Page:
Stem cell treatments are completely out of control

Stem cell treatments are completely out of control

A new study sounds the alarm on stem cell treatments in the United States.

Stem cell research represents a bold new frontier in the medical community, but a shocking new study indicates widespread abuse of such treatments in the United States.

In a study published in the journal Cell, two researchers discovered that 351 businesses were openly selling stem cell interventions through 570 clinics in the United States, according to text from the paper.

It is against federal regulations for for-profit companies to market stem cell treatments directly to consumers, especially those who are desperate for a way to beat a terminal illness, but it appears that it’s happening on a regular basis in the U.S. anyway. Websites often appare legit by linking to scientific studies and patient testimonials, and they will often pretend to be clinical trials, but then they will charge patients for the treatment — in the reality, the patient should be paid for being in a clinical trial.

Stem cell treatments are an exciting possibility with many possible medical uses as they can be turned into any type of cell and can help repair organs and parts of the body damaged by injury or disease. But stem cell research is still in its early phases, and right now only bone marrow transplants and hamatopoietic stem cell transplants are approved in the United States.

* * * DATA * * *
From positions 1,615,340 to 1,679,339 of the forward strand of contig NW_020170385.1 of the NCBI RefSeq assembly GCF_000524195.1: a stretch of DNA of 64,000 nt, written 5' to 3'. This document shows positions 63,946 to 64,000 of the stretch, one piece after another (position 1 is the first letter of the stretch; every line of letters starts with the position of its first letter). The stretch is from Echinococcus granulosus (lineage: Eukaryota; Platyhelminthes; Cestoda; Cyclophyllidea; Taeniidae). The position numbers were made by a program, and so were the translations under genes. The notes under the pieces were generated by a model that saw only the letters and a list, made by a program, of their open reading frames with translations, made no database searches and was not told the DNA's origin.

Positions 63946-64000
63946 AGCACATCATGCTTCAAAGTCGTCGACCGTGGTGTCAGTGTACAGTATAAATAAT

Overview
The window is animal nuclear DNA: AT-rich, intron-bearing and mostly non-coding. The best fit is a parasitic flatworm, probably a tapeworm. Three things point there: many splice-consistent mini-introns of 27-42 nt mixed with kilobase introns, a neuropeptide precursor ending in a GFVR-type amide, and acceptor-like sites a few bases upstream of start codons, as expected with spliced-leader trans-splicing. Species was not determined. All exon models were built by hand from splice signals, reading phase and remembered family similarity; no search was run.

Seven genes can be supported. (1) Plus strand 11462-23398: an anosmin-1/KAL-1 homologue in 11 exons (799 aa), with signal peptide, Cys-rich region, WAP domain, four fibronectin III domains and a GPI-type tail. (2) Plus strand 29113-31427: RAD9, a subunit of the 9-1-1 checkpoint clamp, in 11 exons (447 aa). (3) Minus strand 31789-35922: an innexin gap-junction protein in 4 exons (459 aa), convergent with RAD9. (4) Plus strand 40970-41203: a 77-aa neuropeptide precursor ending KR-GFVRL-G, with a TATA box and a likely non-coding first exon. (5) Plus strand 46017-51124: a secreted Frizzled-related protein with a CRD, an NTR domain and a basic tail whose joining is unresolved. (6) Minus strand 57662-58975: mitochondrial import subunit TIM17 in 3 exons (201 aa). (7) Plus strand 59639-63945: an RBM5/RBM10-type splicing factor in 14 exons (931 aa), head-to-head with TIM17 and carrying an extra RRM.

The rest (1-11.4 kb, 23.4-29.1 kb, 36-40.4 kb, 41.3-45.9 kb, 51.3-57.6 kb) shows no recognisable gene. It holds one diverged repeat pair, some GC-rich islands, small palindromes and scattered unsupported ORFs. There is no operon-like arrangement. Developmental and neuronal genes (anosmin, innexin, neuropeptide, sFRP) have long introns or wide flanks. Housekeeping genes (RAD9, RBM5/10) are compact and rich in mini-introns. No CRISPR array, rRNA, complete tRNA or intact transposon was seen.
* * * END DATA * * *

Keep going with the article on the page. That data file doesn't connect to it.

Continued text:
“Businesses marketing putative stem cell interventions have proliferated across the U.S.,” the paper states. “This commercial activity generates a host of serious ethical, scientific, legal, regulatory, and policy concerns. Perhaps the most obvious regulatory question is whether businesses advertising nonhomologous autologous, allogeneic, ‘induced pluripotent,’ or xenogeneic ‘stem cell therapies’ are exposing their clients to noncompliant cell-based interventions. Such practices also prompt ethical concerns about the safety and efficacy of marketed interventions, accuracy in advertising, the quality of informed consent, and the exposure of vulnerable individuals to unjustifiable risks.

“Given that many of the businesses we identified market autologous interventions that do not appear to fit FDA criteria for homologous use and minimal manipulation of cells and tissues, allogeneic products, combination products, or ‘xenogeneic stem cells,’ there are clear grounds for concern that some of the companies we found are not compliant with federal regulations,” the paper adds. “There are related ethical concerns about information provided to prospective clients and the veracity of marketing claims, the safety and efficacy of advertised procedures, and the risk of physical, emotional, and financial harm to already ill or injured and vulnerable individuals. Recent draft guides issued by the FDA provide increased clarity concerning how the FDA interprets federal regulations applicable to the use, sale, and distribution of stem cell products. These draft guidance documents suggest to some observers that the FDA is preparing to take increased regulatory action in response to businesses selling stem cell interventions in a manner that some critics have described as exhibiting a ‘Cowboy Culture.'”

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